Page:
|dc.description.abstract||My doctoral research project, “The Language of Space,” aims to prioritise, embed and consolidate inherited oral, social and visual sensibilities of Bidjara, Garingbal and Ghungalu peoples. Through also prioritising visual languages that predate my art practice, I have sought to extend the cultural forms and practices of my personal and ancestral lineages. My cultural inheritance is grounded in landscape and location, foundations for expression that may be brought into a contemporary art gallery context. In doing so, the established languages of international art and art histories may be inflected by the sensibilities of Bidjara, Garingbal and Ghungalu practitioners contemporaneously as well as ancestrally.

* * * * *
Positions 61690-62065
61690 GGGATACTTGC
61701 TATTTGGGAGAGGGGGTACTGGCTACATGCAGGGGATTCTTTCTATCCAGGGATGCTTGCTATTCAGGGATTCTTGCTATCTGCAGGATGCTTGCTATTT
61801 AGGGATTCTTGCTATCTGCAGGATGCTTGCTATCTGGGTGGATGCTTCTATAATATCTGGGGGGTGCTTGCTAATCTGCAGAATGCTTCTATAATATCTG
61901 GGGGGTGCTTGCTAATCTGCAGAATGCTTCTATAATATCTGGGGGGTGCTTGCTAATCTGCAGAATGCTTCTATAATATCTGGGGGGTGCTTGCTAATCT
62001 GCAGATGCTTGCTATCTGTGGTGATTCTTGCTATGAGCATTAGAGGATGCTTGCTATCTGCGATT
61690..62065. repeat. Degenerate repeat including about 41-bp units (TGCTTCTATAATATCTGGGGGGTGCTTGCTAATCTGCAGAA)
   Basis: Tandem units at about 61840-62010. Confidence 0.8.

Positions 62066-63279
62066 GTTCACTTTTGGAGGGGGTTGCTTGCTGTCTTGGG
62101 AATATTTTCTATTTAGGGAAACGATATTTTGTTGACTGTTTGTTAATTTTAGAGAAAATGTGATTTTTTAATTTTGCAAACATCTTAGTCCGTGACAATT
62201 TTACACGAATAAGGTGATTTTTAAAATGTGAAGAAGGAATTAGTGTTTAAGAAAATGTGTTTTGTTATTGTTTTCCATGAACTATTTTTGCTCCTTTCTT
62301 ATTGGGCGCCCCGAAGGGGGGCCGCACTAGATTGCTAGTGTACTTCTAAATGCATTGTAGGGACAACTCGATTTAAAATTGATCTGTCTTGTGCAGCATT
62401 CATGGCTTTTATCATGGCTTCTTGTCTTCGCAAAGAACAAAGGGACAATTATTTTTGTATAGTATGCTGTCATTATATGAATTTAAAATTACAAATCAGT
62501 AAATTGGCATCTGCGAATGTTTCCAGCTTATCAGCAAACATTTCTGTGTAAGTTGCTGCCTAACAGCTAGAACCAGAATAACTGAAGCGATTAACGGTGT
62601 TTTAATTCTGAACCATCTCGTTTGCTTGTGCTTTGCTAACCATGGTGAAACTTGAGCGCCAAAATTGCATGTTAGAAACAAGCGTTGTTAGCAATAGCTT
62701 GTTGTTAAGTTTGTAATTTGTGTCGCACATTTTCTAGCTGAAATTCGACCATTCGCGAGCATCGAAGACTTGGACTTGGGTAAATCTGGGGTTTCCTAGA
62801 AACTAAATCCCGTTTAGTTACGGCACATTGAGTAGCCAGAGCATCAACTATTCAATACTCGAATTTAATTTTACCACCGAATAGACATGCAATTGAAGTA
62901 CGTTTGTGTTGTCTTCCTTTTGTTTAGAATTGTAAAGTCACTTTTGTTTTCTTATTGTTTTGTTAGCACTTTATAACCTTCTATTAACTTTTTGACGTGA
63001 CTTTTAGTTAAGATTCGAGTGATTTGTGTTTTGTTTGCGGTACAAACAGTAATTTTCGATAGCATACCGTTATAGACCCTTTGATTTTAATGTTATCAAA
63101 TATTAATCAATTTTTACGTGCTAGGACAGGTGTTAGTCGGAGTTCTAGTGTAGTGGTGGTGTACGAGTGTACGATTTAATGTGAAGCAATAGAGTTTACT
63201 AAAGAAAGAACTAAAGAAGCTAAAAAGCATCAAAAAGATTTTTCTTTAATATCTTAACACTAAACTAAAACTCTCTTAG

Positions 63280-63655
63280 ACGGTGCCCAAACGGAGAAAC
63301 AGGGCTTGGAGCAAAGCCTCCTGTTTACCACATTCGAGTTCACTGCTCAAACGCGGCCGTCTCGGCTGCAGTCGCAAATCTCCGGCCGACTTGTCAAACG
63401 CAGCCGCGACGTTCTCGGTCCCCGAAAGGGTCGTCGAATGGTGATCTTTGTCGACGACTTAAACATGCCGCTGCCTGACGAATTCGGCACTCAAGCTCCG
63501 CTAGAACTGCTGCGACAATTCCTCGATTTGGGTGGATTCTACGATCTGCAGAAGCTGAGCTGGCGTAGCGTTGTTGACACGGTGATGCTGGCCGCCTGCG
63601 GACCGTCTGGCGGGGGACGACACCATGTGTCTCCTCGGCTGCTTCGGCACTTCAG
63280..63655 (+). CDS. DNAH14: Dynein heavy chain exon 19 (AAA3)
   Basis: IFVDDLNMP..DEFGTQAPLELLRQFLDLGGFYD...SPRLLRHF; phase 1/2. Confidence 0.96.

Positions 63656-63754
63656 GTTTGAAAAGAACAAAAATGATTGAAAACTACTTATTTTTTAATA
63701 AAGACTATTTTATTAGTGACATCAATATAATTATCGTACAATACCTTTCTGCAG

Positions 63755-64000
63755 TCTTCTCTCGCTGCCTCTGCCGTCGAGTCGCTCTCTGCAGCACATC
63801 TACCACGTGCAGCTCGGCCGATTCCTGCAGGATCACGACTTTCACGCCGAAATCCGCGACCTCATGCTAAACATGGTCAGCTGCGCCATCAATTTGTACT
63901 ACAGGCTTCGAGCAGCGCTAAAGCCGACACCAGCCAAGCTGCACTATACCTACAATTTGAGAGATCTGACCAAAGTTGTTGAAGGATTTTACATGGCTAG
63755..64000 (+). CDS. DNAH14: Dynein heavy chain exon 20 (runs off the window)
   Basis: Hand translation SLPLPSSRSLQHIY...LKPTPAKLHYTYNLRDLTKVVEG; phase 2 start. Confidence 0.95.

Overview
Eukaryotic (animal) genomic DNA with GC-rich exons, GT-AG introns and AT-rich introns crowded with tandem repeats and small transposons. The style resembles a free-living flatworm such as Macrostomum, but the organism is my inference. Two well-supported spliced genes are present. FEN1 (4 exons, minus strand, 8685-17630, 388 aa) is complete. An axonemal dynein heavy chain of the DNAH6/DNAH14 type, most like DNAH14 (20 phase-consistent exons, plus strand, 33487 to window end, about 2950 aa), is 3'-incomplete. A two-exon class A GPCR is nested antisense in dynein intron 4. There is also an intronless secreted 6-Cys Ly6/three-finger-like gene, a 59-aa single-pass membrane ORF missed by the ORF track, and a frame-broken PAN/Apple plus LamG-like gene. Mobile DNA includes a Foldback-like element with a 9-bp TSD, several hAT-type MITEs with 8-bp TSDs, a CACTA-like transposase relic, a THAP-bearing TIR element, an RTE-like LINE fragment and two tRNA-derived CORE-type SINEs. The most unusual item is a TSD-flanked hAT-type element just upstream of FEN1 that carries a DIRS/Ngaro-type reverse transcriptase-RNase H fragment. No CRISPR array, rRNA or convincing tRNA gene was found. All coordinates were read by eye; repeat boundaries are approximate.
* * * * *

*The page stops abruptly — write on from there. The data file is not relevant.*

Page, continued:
Through the uptake and consolidation of these languages, the exhibition practice resulting from this research project has facilitated the development of shared practices and shared knowledges. I assert that this has furthered the visual literacy of contemporary art discourse in that audiences and institutions have had the opportunity to interact with and come to know the sensibilities of the multiple languages of Bidjara, Garingbal and Ghungalu.||